As some push radical, privacy-invasive ‘cybersecurity’ policies, US agencies fail to take basic preventative measures http://t.co/N2QdVoGquS
— Trevor Timm (@trevortimm) February 4, 2014
U.S. officials have warned for years that the prospect of a cyberattack is the top threat to the nation and have sharply increased spending for computer security. Yet the report by the Republican staff of the Senate Homeland Security and Governmental Affairs Committee says that federal agencies are ill-prepared to defend networks against even modestly skilled hackers.
The report draws on previous work by agency inspectors general and the Government Accountability Office to paint a broader picture of chronic dysfunction, citing repeated failures by federal officials to perform the unglamorous work of information security. That includes installing security patches, updating anti-virus software, communicating on secure networks and requiring strong passwords. A common password on federal systems, the report found, is “password.”
The report levels particularly tough criticism at the Department of Homeland Security, which helps oversee cybersecurity at other federal agencies. The report concluded that the department had failed even to update essential software — “the basic security measure just about any American with a computer has performed.”
The bogus zombie alert last year, which was carried by television stations in Michigan, Montana and New Mexico, highlighted flaws in the oversight of the Emergency Alert System, which is mandated by the Federal Communications Commission and managed by the Federal Emergency Management Agency.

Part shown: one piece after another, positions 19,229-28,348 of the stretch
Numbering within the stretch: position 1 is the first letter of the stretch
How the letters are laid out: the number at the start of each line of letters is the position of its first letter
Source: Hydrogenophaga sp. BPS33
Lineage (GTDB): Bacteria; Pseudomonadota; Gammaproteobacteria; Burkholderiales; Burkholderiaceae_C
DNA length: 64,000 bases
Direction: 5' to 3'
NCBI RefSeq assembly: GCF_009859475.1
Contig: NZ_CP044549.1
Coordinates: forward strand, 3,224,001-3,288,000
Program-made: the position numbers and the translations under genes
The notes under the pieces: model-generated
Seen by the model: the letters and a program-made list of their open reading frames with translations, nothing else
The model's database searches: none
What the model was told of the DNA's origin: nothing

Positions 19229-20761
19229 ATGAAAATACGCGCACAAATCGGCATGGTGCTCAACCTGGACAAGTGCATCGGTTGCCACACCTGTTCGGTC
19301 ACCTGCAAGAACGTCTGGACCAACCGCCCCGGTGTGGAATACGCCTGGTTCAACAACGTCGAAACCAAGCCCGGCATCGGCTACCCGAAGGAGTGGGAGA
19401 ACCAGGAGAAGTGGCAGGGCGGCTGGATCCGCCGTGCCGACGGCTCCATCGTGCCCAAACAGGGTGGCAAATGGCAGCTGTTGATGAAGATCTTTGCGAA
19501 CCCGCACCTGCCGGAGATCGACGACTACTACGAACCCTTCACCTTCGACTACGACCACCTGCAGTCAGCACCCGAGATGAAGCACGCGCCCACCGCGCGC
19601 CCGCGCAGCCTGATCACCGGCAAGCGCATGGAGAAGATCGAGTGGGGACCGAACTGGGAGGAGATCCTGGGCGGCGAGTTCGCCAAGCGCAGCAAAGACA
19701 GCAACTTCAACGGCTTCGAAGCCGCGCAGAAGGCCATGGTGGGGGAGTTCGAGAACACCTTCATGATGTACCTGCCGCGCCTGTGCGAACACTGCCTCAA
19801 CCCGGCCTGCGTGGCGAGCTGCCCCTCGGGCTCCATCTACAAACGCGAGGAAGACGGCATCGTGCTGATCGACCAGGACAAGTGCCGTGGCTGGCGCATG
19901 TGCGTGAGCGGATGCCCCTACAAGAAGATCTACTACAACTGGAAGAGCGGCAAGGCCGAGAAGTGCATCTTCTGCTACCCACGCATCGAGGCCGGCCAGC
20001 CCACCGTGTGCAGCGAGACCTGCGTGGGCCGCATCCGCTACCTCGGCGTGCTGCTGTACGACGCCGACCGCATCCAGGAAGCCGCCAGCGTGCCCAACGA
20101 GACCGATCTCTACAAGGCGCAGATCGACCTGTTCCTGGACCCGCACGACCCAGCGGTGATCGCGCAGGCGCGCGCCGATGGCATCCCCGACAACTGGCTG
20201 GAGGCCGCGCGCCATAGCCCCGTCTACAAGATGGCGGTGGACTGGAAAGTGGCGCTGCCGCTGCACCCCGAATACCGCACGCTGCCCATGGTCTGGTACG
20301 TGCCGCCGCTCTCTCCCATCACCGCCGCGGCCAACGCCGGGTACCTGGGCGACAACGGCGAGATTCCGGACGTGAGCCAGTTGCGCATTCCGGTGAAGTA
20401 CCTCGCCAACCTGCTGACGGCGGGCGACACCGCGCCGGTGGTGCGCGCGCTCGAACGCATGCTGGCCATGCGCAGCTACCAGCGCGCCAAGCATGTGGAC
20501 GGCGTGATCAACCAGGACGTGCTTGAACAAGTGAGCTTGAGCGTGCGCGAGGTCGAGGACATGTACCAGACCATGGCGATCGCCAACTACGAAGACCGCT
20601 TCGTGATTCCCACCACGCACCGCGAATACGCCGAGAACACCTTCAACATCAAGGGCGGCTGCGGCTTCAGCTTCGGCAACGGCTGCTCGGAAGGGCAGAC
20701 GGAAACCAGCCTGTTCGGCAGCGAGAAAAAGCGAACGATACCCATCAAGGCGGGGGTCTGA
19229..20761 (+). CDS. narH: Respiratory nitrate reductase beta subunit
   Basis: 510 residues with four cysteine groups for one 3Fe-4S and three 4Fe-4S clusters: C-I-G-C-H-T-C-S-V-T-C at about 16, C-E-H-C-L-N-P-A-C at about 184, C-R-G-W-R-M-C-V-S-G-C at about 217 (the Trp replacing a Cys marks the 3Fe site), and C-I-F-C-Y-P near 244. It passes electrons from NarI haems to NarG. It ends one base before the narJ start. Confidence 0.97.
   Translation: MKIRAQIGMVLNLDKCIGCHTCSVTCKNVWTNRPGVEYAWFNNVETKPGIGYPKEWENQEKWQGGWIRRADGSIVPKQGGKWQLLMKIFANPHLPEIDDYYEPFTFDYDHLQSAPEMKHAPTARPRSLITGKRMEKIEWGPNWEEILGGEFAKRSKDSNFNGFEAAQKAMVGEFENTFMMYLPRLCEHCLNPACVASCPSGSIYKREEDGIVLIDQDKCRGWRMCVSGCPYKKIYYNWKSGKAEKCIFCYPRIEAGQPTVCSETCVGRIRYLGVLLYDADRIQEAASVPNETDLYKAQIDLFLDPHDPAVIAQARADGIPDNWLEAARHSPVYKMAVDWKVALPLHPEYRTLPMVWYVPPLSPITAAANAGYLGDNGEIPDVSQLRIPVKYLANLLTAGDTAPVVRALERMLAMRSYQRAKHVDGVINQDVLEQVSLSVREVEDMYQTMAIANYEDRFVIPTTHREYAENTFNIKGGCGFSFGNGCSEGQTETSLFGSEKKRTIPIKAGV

Hackers discovered that some television stations had connected their alert-system equipment to the Internet without installing a firewall or changing the default password, as the company’s guide instructed, said Ed Czarnecki, an official with Monroe Electronics, which manufactured the equipment that was breached. He said those mistakes in elementary network security might have been prevented with more instruction from the government.
“Neither the FCC nor FEMA had issued clear guidelines on how to secure this gear,” said Czarnecki said.
Though the incident was seen as a prank, it highlighted weaknesses that could have been dangerous if hackers had broadcast misinformation during an actual emergency or terrorist attack, experts said. Monroe Electronics and the FCC have worked with affected stations to prevent a recurrence, they said.
Other problems identified in the Senate report:
- In every year since 2008, the GAO has found roughly 100 weaknesses in the computer security practices of the Internal Revenue Service, which took an average of 55 days to patch critical system flaws once they were identified. It is supposed to take only three days to do so.
- Hackers have cracked the systems of the Energy Department, gaining access to the personal information of 104,000 past and present department employees.
- The Nuclear Regulatory Commission, which keeps data on the design and security of every nuclear reactor and waste facility in the country, “regularly experiences unauthorized disclosures of sensitive information.” An agency spokeswoman issued a statement saying it “takes information security very seriously and works continuously toward improvements.”
- And at the Securities and Exchange Commission, laptops containing sensitive information were not encrypted and staffers sometimes transmitted private information about financial institutions on personal e-mail accounts. On at least one occasion, an SEC staffer logged onto an unsecured WiFi network at a convention of computer hackers.